Everything is exorbitantly priced like this. It’s so outrageously expensive that I get immediately pissed off. It’s not even about the money, it’s about the sheer audacity of the seller to ask this muchOr anything at all, in some cases. for what should be trivial virtual goods. Even if you’re a millionaire, you’re still likely to get offended if someone tries to sell you a stick of ordinary gum for five bucks. Even if you don’t want the chewing gum. Sure, the cost is nothing to you, but it’s the principle of the thing. You know full well how much gum should cost and you can tell this person is trying to take advantage of you. Or they think you’re an idiot. Either way, it doesn’t feel good.

But Shamus, it’s a free-to-play game! This is how they make their money. This is a totally normal business practice and you’re being unreasonable to think that everything should be free.

First off, it’s not free-to-play, because it has an up-front cost. More importantly, I’m not against the idea of there being premium armor sets that can only be obtained for money. The first problem is that the prices are outrageous and the second problem is…

There’s Nothing to Strive For

In game I'm worth almost half a billion in silver, and yet I can't use it to buy anything I want or need.
In game I'm worth almost half a billion in silver, and yet I can't use it to buy anything I want or need.

Sure, offer a premium set of armor for $LOL dollars. Go nuts. But you should still offer moderately cool / rare armor that can be acquired through normal gameplay. Black Desert Online doesn’t do this. The armor sets available to you at level 50 use the same basic designs as the armor sets you find at level 1.

This really does lower the quality of the game in tangible ways. I remember playing World of Warcraft and seeing high-level characters marching around the major cities in their glorious high-level armor and riding around on their exotic mounts. I could look at those guys and say, “Someday, I’m going to have cool stuff like that.”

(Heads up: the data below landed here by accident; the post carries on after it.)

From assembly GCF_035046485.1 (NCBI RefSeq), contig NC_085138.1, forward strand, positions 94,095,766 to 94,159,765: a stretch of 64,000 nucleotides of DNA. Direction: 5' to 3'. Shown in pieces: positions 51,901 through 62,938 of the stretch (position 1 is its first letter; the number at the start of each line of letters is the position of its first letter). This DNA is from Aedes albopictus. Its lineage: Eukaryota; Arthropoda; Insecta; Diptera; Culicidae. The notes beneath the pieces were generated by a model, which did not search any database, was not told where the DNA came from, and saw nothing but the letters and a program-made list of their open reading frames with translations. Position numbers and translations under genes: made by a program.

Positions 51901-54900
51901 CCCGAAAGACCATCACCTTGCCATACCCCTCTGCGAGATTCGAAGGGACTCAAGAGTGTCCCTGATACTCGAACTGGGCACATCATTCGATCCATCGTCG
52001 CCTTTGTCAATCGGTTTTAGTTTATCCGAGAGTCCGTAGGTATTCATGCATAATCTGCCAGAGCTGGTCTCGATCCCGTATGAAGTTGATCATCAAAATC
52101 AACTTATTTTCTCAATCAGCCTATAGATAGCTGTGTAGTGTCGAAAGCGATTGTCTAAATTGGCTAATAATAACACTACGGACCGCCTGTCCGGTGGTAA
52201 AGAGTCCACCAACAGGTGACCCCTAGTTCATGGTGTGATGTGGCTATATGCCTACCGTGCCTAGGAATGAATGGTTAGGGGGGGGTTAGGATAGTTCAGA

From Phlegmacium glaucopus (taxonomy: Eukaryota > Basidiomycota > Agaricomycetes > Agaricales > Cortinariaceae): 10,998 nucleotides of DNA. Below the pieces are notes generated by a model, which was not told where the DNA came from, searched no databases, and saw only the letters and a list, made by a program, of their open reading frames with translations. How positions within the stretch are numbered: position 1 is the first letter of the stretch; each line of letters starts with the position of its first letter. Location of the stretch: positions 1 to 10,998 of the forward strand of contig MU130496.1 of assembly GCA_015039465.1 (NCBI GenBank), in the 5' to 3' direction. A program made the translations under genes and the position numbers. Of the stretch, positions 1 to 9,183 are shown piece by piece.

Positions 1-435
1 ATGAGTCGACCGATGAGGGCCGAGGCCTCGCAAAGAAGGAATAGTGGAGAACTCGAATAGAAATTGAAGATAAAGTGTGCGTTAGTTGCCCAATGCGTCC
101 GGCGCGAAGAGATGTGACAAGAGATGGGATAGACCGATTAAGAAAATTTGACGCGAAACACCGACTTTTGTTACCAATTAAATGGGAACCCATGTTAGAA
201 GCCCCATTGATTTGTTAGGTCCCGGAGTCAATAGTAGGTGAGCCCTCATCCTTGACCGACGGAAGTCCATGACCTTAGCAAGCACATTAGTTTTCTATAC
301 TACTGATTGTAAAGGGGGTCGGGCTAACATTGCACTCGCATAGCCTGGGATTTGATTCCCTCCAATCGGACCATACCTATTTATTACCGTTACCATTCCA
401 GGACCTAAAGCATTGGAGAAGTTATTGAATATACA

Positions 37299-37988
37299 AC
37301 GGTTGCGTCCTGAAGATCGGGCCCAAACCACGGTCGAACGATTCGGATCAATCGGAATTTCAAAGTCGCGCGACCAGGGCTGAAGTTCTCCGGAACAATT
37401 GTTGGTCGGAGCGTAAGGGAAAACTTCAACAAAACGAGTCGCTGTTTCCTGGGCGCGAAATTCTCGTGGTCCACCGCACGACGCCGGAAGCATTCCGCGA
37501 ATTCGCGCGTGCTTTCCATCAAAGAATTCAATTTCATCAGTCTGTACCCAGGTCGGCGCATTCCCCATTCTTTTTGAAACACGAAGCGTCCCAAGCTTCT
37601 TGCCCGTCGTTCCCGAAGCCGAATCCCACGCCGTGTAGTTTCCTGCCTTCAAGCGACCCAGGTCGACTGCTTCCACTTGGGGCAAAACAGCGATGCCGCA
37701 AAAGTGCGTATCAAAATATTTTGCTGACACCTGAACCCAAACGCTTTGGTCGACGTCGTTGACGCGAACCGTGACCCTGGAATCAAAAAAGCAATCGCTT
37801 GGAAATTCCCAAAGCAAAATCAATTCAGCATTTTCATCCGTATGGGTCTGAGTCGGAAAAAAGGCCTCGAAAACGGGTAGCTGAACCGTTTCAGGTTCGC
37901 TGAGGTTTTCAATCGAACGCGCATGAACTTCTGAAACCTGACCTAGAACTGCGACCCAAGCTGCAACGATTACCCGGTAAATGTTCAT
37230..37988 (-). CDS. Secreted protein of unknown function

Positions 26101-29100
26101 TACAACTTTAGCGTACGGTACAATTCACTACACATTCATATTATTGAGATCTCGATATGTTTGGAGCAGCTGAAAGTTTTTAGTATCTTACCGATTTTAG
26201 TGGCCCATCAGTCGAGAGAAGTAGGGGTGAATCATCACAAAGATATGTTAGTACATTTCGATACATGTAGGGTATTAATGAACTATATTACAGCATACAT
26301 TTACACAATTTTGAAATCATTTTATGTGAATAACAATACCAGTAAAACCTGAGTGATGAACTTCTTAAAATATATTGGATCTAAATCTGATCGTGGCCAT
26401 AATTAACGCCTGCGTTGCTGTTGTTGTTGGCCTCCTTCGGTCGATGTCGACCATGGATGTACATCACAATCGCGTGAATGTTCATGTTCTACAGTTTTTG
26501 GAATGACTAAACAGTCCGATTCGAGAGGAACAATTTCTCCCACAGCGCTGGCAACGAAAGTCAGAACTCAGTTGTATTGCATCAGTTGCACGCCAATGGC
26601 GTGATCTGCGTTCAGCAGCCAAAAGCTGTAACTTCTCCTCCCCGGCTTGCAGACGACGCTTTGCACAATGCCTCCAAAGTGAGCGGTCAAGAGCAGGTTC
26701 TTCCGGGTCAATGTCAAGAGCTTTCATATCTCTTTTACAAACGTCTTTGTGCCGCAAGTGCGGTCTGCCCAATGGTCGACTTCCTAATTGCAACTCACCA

And then I did! I leveled up and earned it! But you can’t do that in Black Desert. No matter how high you level or how much you make, your clothes won’t change much. I have literally hundreds of millions of silver in the bank account, and there’s absolutely nothing for me to buy. I’m overleveled so I don’t need better gear, and you can’t buy cosmetic stuff for in-game money. There’s nothing to strive for and no prize to earn, because you have to buy it. But if I buy all the things I want then the game is effectively over so what’s the point?

This is the same way that the Real Money Auction House harmed Diablo 3. The point of the game is to find loot. Or to earn loot. If you just buy it outright, then there’s no longer any reason to play the game.

Diablo III was better off because it was at least possible to work for things in Diablo III. Here in BDO, you don’t have that option. You can pay for it or you can go without, but you can’t make something a long-term goal and work towards it. I’m not upset I can’t have all the goodies for free, but I am upset at the lack of of in-game progression.

Imposition Disguised as Simulation

Every once in a while you'll try to turn in a quest and find the NPC has gone to bed and you need to wait around for a real-world hour. Why? Nearly all the NPCs just stand there 24/7, except for these few dozen people who inconveniently vanish. The sleeping NPCs add nothing to the world except to inconvenience you and make you wonder why nobody else needs sleep. What is this supposed to be simulating?
Every once in a while you'll try to turn in a quest and find the NPC has gone to bed and you need to wait around for a real-world hour. Why? Nearly all the NPCs just stand there 24/7, except for these few dozen people who inconveniently vanish. The sleeping NPCs add nothing to the world except to inconvenience you and make you wonder why nobody else needs sleep. What is this supposed to be simulating?

The game is ruthlessly simulationist when it comes to putting burdens on the player. Like, you don’t have a single universal vault that gives you access to your cash in every major city. Instead, each city has its own vault and if you want to make a purchase in A while your money is in B, then you need to physically travel to B, have your money converted into gold barsIf it’s a small amount of money you can just carry it yourself, but money in this game has weight and so you can’t hope to carry more than a million or so in cash. and pay the exchange rate and shipping fee, then ship the bars to city A, then wait an hour or so of real-world time for it to arrive, then convert the gold back into coins so you can spend it.